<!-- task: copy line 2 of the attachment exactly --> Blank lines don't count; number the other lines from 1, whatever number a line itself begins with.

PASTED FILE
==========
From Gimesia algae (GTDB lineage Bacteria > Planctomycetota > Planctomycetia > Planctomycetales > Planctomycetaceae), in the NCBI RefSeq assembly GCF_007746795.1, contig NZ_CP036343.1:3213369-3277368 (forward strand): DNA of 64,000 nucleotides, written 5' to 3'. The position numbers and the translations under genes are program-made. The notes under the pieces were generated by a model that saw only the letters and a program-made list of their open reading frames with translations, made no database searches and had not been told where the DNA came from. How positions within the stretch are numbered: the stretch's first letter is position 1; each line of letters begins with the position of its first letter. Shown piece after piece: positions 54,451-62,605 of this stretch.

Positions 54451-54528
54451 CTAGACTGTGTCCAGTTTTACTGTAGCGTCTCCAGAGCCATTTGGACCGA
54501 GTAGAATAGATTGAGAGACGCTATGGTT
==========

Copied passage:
Positions 54451-54528